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Magazine Review: Shimmer, The Pirate Issue edited by John Joseph Adams

1470539643_e0810c09c7.jpg?v=0Through various and sundry circumstances, which I won�t bore you with here, I was able to get a copy of Shimmer Magazine�s Pirate Issue, guest edited by John Joseph Adams. These ten stories and 1 interview are well written, and were good choices for a speculative fiction magazine�s issue on pirates. The fantasy, horror and/or sci-fi elements were neatly incorporated into the pirate stories.

If the editing has one failure (and this may be the fault of the submissions, not the editor) it is that the stories lack any real multiculturalism. Pirates have existed in various cultures at various times, and this issue would have been a great opportunity to explore that. Yet all of these stories see pirates in the 18th century Atlantic sense, in the Blackbeard�s and the Captain Kidds of the pirate world. Chinese pirates, so interestingly depicted in Pirates of the Caribbean: At Worlds End, are absent, as are Arabian pirates of the Sultanates and the Mediterranean pirates of ancient times. This is a detriment to the issue as a whole.

However, that is a minor flaw, and overall these short stories are quite varied in their approach to pirate stories. John Joseph Adams was invited by the editors at Shimmer to be the editor, and his skills at choosing good stories that have plots, characters, and are under 5000 words shows through.

I must warn you, that in order to describe these stories, it is likely that I might give away something that makes spoils it. Such is not my intent, but it is hard to evaluate a story of so few words well without giving something away. However, I will endeavor not to ruin these good stories for you.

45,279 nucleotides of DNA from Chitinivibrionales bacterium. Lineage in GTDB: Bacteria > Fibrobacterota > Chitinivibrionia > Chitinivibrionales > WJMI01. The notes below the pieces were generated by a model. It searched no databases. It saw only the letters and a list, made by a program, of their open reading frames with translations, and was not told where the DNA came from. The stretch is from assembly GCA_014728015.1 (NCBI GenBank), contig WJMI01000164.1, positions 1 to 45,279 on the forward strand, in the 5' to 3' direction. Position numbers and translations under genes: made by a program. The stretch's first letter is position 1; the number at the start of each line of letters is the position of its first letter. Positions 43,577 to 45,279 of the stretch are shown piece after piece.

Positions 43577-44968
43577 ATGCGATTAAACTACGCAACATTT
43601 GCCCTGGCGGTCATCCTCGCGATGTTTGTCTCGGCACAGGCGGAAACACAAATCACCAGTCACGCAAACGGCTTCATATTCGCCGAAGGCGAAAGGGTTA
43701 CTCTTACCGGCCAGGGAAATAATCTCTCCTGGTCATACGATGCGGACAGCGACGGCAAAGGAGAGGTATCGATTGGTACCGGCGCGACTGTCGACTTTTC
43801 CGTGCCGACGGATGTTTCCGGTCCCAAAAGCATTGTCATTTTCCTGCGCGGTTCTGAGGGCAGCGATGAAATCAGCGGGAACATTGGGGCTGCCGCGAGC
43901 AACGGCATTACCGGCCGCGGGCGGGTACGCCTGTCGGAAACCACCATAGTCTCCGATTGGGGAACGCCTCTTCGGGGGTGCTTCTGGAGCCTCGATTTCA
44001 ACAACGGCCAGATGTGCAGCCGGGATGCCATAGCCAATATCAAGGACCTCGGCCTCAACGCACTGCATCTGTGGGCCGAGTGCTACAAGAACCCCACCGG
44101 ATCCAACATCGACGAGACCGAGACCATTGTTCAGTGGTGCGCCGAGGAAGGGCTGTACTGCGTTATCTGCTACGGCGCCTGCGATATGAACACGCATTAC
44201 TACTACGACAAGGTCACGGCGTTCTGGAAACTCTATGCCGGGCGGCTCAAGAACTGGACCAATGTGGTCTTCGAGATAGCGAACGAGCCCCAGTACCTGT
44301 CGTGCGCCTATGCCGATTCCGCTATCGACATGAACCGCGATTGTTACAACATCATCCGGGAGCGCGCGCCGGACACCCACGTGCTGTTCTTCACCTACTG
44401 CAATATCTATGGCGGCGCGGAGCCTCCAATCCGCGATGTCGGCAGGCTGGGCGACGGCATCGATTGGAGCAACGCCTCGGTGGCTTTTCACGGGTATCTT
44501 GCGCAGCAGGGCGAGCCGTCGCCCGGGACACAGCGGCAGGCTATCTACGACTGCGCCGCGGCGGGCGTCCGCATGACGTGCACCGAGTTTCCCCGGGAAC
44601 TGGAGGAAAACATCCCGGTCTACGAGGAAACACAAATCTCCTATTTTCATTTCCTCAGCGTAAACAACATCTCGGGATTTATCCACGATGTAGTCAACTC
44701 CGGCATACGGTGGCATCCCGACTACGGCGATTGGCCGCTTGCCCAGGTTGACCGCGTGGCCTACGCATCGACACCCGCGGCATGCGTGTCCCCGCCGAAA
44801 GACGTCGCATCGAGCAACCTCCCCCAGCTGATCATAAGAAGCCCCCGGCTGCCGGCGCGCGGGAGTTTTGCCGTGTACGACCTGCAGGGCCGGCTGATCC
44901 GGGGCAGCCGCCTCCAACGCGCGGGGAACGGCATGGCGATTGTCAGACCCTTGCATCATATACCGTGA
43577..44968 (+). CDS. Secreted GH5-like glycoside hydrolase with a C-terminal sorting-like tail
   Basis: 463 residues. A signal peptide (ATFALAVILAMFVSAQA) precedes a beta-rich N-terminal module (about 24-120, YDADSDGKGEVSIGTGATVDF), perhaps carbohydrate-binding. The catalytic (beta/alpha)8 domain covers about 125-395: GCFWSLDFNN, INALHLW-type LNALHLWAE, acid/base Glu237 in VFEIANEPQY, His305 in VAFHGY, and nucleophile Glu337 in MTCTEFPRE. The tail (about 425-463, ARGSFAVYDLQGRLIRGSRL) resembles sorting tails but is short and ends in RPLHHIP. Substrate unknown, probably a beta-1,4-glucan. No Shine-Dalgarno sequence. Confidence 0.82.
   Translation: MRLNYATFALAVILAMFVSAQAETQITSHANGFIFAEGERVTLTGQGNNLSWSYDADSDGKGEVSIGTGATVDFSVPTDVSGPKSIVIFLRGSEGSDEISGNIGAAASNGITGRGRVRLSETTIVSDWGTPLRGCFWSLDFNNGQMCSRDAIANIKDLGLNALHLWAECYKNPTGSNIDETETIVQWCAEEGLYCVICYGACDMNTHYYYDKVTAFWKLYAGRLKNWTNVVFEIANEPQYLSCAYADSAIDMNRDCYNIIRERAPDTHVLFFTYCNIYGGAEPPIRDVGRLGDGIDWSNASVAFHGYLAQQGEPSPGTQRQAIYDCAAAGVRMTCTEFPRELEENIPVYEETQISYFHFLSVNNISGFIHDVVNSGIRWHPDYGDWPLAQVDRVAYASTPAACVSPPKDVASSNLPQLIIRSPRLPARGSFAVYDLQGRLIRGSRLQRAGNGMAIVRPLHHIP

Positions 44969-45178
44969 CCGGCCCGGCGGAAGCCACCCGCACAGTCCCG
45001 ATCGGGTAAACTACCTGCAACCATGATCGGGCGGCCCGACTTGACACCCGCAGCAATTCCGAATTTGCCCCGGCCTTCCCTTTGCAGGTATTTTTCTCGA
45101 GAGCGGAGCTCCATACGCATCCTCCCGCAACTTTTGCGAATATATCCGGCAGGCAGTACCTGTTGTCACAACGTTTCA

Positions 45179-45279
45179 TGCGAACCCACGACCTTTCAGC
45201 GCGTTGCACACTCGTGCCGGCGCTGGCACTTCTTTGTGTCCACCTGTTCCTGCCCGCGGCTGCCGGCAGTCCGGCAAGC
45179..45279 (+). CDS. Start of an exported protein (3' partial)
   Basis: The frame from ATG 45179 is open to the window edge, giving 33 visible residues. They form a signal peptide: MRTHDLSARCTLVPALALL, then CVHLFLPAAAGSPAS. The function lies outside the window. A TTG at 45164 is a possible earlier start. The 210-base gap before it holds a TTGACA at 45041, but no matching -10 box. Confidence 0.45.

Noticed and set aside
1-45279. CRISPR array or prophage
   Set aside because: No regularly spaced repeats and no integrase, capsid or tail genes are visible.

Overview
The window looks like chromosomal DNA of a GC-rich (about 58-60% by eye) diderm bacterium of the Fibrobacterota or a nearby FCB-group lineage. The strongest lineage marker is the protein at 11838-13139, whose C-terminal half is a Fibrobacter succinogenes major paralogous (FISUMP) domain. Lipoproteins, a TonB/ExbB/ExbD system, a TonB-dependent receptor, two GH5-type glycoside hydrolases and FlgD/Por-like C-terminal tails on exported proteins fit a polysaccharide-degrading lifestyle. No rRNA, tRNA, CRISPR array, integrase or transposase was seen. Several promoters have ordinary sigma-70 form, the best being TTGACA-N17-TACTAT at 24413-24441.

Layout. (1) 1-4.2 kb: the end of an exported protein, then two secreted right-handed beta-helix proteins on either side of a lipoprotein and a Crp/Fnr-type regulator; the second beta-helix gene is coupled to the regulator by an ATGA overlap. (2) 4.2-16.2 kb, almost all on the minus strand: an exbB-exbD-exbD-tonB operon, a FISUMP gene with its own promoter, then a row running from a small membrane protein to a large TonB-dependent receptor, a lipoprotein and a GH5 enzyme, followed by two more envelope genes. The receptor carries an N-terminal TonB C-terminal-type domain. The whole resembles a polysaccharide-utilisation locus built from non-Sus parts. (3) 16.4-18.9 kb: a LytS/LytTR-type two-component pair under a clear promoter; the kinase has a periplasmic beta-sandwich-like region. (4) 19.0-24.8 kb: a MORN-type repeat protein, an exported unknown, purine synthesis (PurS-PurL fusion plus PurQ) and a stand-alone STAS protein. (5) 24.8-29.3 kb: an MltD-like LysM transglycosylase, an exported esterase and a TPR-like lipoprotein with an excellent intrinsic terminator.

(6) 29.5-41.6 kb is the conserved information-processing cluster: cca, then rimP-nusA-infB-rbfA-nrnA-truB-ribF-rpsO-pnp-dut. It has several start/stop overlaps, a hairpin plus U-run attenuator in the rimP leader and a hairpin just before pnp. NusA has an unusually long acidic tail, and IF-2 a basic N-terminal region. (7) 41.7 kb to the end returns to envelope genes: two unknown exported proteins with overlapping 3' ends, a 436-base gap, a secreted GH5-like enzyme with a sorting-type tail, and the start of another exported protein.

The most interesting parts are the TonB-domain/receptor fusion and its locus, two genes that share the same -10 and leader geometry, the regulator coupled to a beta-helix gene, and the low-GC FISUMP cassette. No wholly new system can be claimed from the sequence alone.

The first story, A Hand for Each by J. Kathleen Cheney gives the reader a horrifying new look at the origins of Davey Jones. I have to say that I was horrified by the end, as I had come to like the protagonist, and the end he meets is rather a sad one.

Captain Blood�s B00ty by Jeremiah Tolbert (the 00�s are zeroes, but that is hard to tell, it might have helped if the title had been published with a slash through the zero, so it didn�t look so much like an O. It took reading the story to get the cleverness of the title.) is a science fiction story, of Internet piracy. Tolbert cleverly weaves all the stuff geeks, nerds, and dorks will readily recognize into the narrative. If you spend any amount of time on the computer, or have played Dungeons and Dragons in the past, you will like this story for the creative way that Tolbert uses magic and technological terminology (words like sprog and MMORG or Truename-enabled). If it fails in one respect, it is in the key to the story. The special program/magic ability that the protagonists are seeking is not explained very well, and I didn�t really understand how it worked. To tell you what it did would ruin the story, but lets just say I�m not really sure how the application of it solved the problem of the narrative.

In Melinda Selmys� The Blackguard of God, we are reminded that even the worst of pirates needs absolution. This story is a sort of morality play, teaching the reader that before we judge another man�s deeds, we must first walk a mile in their shoes. It is a very short story, but the point comes across loud and clear.

Mikal Trimm decided to set his story Come to the Islands in the present time. Trimm provides a magical explanation for the overwhelming urge that pirates of yore had to collect gold, and the protagonist falls prey to very same spell. This story ends loaded with possibilities for what might happen in the future to the protagonist, although it doesn�t look like the story of his life will end well. This story was okay in my opinion, but seemed to be more of a prelude to a story, rather than a story in and of itself. It really ends where it should begin, in my opinion.

The Barbary Shore by James L. Cambias tells a story of space pirates who enact their piracy from the safety of earth. In a not to distant future, these pirates use satellites to seek and destroy their prey. The underlying thrust of the story is the antagonism that occurs when a lover is scorned. The two characters have a personal stake in the battle between their satellites, and Cambias does a good job of telling that story. I dislike the way the story ended. I felt that the final section of the story including a phone call was unnecessary. The section before had ended strongly and positively and had I been asked, would have said to end it there. The last part of the story adds nothing either in characterization or in plot and so should have been left out.